Featured Research

from universities, journals, and other organizations

The Big Gulp: Consumers Avoid Extremes In Soda Sizes

Date:
August 25, 2008
Source:
University of Chicago Press Journals
Summary:
As portion sizes have increased, Americans' waistlines have expanded. And as a new study demonstrates, consumers are tricked into drinking more soft drinks when retailers eliminate small drink sizes.

As portion sizes have increased, Americans' waistlines have expanded. And as a new study in the Journal of Consumer Research demonstrates, consumers are tricked into drinking more soft drinks when retailers eliminate small drink sizes.

No matter what the volume of the soft drink, customers tend to avoid the largest and smallest options, according to authors Kathryn M. Sharpe, Richard Staelin, and Joel Huber (all Duke University). "Our basic premise is that consumer purchases are altered by the portfolio of drink sizes made available," the authors explain.

Fast-food restaurants, in an attempt to boost profit margins, have eliminated smaller drink sizes and added even larger sizes. The authors believe these policies have led to a 15 percent increase in the consumption of these high-calorie drinks. "Consumers who purchased a 16-ounce drink when a 12-ounce drink was available later chose a 21-ounce drink when the 12-ounce drink option was removed, since now the 16-ounce soda is the smallest option," they write. "This effect also occurred at the large end of the spectrum; people who purchased a 21-ounce drink when the 32-ounce drink was the largest size available moved up to the 32-ounce drink when a 44-ounce drink was added to the range of drink sizes available."

By adding the 44-ounce option, the restaurant is able to shift the demand curve upward, even though the authors believe customers still want 12-ounce drinks.

The researchers go on to simulate policy directions for slimming America's waistlines. Their models show that for flat taxation of soft drinks to reduce consumption by 10 percent, it would need to be 28 cents per drink and would reduce corporate profits by at least 7 percent.

But by simply reversing the trend they started in the first place, retailers could do their part to improve public health. If they eliminated the largest drink size and brought back the smallest, retailers could help curb soft drink consumption with only a slight reduction in profit (less than 2 percent).


Story Source:

The above story is based on materials provided by University of Chicago Press Journals. Note: Materials may be edited for content and length.


Journal Reference:

  1. Sharpe et al. Using Extremeness Aversion to Fight Obesity: Policy Implications of Context Dependent Demand. Journal of Consumer Research, 2008; 0 (0): 080416123650803 DOI: 10.1086/587631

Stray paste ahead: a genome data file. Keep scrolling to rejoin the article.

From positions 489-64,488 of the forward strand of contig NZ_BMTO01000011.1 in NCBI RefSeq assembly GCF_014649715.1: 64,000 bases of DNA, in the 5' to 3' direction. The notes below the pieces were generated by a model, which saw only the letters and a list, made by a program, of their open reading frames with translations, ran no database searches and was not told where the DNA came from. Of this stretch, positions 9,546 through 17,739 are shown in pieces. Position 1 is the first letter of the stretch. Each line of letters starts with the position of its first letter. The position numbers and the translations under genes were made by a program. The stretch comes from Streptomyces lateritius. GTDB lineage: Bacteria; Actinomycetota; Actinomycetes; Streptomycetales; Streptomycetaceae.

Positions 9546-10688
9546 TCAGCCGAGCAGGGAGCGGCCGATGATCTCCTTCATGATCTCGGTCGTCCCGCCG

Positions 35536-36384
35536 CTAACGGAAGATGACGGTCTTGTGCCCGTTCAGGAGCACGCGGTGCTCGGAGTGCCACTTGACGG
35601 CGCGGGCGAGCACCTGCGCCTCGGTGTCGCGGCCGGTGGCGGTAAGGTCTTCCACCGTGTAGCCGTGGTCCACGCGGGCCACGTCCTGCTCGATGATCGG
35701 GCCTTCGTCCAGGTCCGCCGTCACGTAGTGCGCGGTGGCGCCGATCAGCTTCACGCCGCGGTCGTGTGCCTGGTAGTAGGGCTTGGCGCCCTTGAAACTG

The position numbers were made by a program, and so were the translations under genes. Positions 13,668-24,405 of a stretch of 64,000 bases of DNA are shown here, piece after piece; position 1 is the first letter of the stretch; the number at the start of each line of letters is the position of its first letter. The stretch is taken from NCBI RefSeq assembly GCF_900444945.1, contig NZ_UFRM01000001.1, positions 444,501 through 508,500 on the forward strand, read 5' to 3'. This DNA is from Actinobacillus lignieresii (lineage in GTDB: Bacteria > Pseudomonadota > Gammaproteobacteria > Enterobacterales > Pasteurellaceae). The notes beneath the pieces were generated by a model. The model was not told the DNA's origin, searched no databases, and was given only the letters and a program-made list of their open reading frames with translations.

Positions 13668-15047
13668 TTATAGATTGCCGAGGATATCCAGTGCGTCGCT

Cite This Page:

University of Chicago Press Journals. "The Big Gulp: Consumers Avoid Extremes In Soda Sizes." ScienceDaily. ScienceDaily, 25 August 2008. <www.sciencedaily.com/releases/2008/08/080822160343.htm>.
University of Chicago Press Journals. (2008, August 25). The Big Gulp: Consumers Avoid Extremes In Soda Sizes. ScienceDaily. Retrieved September 15, 2014 from www.sciencedaily.com/releases/2008/08/080822160343.htm
University of Chicago Press Journals. "The Big Gulp: Consumers Avoid Extremes In Soda Sizes." ScienceDaily. www.sciencedaily.com/releases/2008/08/080822160343.htm (accessed September 15, 2014).

Share This



More Mind & Brain News

Monday, September 15, 2014

Featured Research

from universities, journals, and other organizations


Featured Videos

from AP, Reuters, AFP, and other news services

Shocker: Journalists Are Utterly Addicted To Coffee

Shocker: Journalists Are Utterly Addicted To Coffee

Newsy (Sep. 13, 2014) A U.K. survey found that journalists consumed the most amount of coffee, but that's only the tip of the coffee-related statistics iceberg. Video provided by Newsy
Powered by NewsLook.com
'Magic Mushrooms' Could Help Smokers Quit

'Magic Mushrooms' Could Help Smokers Quit

Newsy (Sep. 11, 2014) In a small study, researchers found that the majority of long-time smokers quit after taking psilocybin pills and undergoing therapy sessions. Video provided by Newsy
Powered by NewsLook.com
'Fat Shaming' Might Actually Cause Weight Gain

'Fat Shaming' Might Actually Cause Weight Gain

Newsy (Sep. 11, 2014) A study for University College London suggests obese people who are discriminated against gain more weight than those who are not. Video provided by Newsy
Powered by NewsLook.com
Common Sleeping, Anxiety Pills Linked To Alzheimer's

Common Sleeping, Anxiety Pills Linked To Alzheimer's

Newsy (Sep. 10, 2014) Researchers found commonly prescribed sleeping and anxiety pills such as Xanax and Valium could lead to an increased risk for Alzheimer's disease. Video provided by Newsy
Powered by NewsLook.com

Search ScienceDaily

Number of stories in archives: 140,361

Find with keyword(s):
Enter a keyword or phrase to search ScienceDaily for related topics and research stories.

Save/Print:
Share:

Breaking News:
from the past week

In Other News

... from NewsDaily.com

Science News

Health News

Environment News

    Technology News



    Save/Print:
    Share:

    Free Subscriptions


    Get the latest science news with ScienceDaily's free email newsletters, updated daily and weekly. Or view hourly updated newsfeeds in your RSS reader:

    Get Social & Mobile


    Keep up to date with the latest news from ScienceDaily via social networks and mobile apps:

    Have Feedback?


    Tell us what you think of ScienceDaily -- we welcome both positive and negative comments. Have any problems using the site? Questions?
    Mobile: iPhone Android Web
    Follow: Facebook Twitter Google+
    Subscribe: RSS Feeds Email Newsletters
    Latest Headlines Health & Medicine Mind & Brain Space & Time Matter & Energy Computers & Math Plants & Animals Earth & Climate Fossils & Ruins